Head-on Collisions: What You Should Know

Head-on collisions are terrifying types of car accidents. No one expects a driver will cross their lane and continue into oncoming traffic. This dangerous situation often forces victims to make difficult, split-second decisions.

Today, we’ll explain more about how head-on crashes happen in the first place and what steps you could take to avoid one.

How do head-on crashes happen? 

A head-on collision occurs when a car has a lane departure and strikes another car traveling in the opposite direction. Of course, that’s the simple definition. But what events would lead to this happening?

There are several possible explanations. See our table below for details.

Risk FactorHow it Relates to Head-on Collisions
Driving under the influenceDrugs (including prescription) and alcohol can impair a driver's judgment. Even worse, these substances can slow reaction times, making it more difficult for the driver to correct their steering.
Driver distractionAnything takes a driver's attention off the road can be a distraction. Cell phones are common culprits, but food, a radio, or even a passenger can be distracting.
DrowsinessWhen a driver nods off even for a second or two at a time, she is just as dangerous as a drunk driver.
Excessive speedExcessive speed can cause a driver to lose control of their vehicle. Speeding drivers also have less time to react to other drivers, pedestrians, or obstacles.
Illegal or unsafe lane passingA dangerous situation can arise if an impatient driver tries to overtake a slower vehicle in an illegal passing zone or thinking they can beat out an oncoming car. Worse, high speeds are often involved, increasing the likelihood for serious injury.
Poor weather or visibilitySlick roads, heavy fog, and similar conditions can pose hazards to drivers.
Driver errorFor example, a driver not paying attention could accidentally turn the wrong way down a one-way street.

Of course, it’s possible that more than one item from this list could contribute to a head-on collision. Interestingly, a higher percentage of head-on collisions happen on rural roads versus urban ones.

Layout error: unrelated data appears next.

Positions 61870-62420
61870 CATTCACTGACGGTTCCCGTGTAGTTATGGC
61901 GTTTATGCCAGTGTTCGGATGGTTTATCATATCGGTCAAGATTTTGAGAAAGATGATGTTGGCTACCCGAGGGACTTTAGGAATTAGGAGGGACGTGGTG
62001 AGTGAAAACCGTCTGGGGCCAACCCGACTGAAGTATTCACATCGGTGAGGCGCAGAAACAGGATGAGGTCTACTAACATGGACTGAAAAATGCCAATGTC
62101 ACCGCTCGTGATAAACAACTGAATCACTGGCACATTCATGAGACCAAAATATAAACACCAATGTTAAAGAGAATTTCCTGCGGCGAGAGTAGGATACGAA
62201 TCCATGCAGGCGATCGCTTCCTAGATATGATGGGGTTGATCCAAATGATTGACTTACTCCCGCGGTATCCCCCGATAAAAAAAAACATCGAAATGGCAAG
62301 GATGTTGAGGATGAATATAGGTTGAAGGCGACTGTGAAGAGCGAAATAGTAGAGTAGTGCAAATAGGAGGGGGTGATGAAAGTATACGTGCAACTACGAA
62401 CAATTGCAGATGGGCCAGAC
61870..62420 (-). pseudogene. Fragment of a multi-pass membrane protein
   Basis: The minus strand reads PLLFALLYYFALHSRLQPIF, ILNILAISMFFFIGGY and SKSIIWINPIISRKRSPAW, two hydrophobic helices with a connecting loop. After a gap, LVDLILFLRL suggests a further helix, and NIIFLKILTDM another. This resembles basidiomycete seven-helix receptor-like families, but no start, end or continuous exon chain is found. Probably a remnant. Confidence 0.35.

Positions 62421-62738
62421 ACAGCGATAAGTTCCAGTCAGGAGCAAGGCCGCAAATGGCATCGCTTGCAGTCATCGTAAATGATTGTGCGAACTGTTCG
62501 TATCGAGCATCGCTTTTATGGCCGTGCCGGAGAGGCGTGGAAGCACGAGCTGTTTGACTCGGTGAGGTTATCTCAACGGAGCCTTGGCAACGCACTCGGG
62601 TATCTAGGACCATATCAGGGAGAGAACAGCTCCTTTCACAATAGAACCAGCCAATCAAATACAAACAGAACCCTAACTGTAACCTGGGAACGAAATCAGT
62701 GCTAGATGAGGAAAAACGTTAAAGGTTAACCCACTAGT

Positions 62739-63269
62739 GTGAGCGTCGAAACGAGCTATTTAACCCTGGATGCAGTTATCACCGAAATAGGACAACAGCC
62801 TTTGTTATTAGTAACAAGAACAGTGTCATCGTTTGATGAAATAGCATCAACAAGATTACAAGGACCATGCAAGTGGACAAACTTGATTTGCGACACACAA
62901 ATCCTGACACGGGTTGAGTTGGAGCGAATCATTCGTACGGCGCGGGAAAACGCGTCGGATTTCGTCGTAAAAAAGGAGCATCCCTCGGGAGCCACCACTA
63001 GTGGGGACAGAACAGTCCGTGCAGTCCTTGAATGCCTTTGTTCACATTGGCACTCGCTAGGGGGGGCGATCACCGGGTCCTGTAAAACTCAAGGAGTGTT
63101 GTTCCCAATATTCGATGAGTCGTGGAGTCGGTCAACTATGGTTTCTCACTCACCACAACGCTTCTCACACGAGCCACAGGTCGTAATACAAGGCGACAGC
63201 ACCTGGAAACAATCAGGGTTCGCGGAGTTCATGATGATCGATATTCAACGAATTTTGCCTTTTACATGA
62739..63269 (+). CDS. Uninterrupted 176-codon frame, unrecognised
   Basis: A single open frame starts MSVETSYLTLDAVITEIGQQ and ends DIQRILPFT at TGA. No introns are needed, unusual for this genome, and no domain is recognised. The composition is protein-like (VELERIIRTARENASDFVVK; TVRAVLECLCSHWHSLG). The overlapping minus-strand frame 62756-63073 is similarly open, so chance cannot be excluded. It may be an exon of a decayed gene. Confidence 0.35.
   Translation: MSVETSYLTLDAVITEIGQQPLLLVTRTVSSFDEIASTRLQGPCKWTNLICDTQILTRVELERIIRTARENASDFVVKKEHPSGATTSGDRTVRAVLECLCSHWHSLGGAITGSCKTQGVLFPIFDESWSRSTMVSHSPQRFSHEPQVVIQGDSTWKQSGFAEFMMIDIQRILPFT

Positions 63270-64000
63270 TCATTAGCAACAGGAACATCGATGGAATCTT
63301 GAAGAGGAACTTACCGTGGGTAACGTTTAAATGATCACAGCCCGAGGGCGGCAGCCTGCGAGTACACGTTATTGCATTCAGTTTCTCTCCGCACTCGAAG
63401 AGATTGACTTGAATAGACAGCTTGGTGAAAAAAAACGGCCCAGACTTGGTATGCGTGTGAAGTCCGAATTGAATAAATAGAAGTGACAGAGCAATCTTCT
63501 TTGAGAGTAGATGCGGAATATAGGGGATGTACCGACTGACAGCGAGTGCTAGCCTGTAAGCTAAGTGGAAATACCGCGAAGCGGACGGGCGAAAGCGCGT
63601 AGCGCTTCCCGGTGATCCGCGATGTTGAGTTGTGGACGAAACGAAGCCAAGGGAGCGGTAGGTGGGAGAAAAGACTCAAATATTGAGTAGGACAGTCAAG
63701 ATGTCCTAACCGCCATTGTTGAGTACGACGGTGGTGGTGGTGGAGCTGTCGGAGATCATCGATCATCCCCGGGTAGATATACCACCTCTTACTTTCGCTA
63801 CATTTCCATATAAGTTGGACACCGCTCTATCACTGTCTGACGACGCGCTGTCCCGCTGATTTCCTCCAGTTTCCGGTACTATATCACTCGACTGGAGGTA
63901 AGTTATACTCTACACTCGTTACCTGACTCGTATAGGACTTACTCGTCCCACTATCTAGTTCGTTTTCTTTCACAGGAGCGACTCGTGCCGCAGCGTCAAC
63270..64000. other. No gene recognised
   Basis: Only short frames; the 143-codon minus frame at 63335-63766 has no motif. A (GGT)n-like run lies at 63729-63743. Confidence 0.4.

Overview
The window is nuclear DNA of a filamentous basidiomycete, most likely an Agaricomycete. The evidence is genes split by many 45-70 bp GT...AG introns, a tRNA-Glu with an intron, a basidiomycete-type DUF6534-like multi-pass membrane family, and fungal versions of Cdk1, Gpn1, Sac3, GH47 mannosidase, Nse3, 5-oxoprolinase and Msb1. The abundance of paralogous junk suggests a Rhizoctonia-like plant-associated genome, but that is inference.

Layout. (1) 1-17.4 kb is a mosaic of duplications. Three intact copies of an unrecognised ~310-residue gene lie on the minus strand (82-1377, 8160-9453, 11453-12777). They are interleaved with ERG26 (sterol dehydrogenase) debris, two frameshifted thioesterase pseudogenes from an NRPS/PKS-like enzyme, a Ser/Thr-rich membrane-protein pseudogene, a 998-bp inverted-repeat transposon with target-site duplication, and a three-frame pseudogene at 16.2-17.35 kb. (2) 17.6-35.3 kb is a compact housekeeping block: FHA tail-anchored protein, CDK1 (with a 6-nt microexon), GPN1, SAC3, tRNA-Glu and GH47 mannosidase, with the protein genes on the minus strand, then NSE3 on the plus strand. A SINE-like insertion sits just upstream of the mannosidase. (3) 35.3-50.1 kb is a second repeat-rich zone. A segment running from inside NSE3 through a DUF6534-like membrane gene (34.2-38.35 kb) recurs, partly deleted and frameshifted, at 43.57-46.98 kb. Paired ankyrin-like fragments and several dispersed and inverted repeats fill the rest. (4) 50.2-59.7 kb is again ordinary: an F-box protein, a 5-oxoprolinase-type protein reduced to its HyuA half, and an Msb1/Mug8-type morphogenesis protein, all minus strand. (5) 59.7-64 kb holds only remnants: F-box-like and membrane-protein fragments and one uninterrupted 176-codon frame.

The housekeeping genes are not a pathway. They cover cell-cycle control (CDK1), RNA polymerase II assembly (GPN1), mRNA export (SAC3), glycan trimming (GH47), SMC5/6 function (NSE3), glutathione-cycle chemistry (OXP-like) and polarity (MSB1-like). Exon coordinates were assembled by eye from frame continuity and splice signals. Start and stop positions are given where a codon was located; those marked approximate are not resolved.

Why are head-on collisions so dangerous? 

A head-on collision is a dangerous event because you often have two cars traveling at a high rate of speed that ends with a sudden impact. The impact is transferred from the vehicles to the drivers, often with catastrophic results.

Of course, the cause behind the collision can play a role here, too. Imagine a driver has mistakenly turned the wrong way down a one-way street. She may have time to slow or veer her vehicle slightly before impact. Compare this to a drunk driver speeding down the wrong side of the road without using headlights. This situation provides the oncoming vehicle little or no time to adjust or react.

What are some common injuries from head-on collisions? 

Victims of head-on crashes can sustain serious, and even life-threatening injuries. Some of the potential injuries include:

  • Broken bones
  • Chest injuries, including broken ribs and punctured lungs
  • Internal bleeding and organ damage
  • Traumatic brain injuries
  • Spinal cord injuries
  • Burns
  • PTSD, anxiety, and other mental impacts

These types of injuries can have severe consequences for victims such as costly medical bills, disability, disfigurement, and changes in lifestyle. If you have been the victim of a head-on crash, you should consider reaching out to a car accident attorney for help in pursuing compensation.

How can you avoid a head-on collision? 

Suppose you find yourself in the unfortunate situation of another driver careening out of their lane and into yours. What maneuvers might you make to avoid a head-on collision?

  • Slow your speed. Ease up on gas, apply your breaks.
  • Make your presence known. Flash your headlights and honk your horn.
  • Steer slightly to the right of the car. Avoid steering left. In the event the driver realizes their mistake, this is the direction they will correct to.
  • Look for a clear space to move into. Depending on the circumstances, your options may be limited, and you may have only seconds to react. If possible, move into a clear lane. Even off-road or into a ditch may be better than being struck head-on by a car.

No matter what, you should brace for impact. This is another reason why you should always wear your seatbelt. Even if you are a safe driver, you can’t count on other drivers’ behavior.

Should you talk with an attorney after a head-on collision? 

We encourage you to speak to a head-on collision attorney when you’ve been the victim of this horrific crash. Our attorneys are available to speak to you at no charge. If legal action is needed, our team can fight for a fair settlement on your behalf.

By the way, we’ve written about several other types of crashes, too. See our posts on side-impact collisions, drunk-driving involved crashes, and what to do if you’ve been rear-ended.

    Get a Free Case Evaluation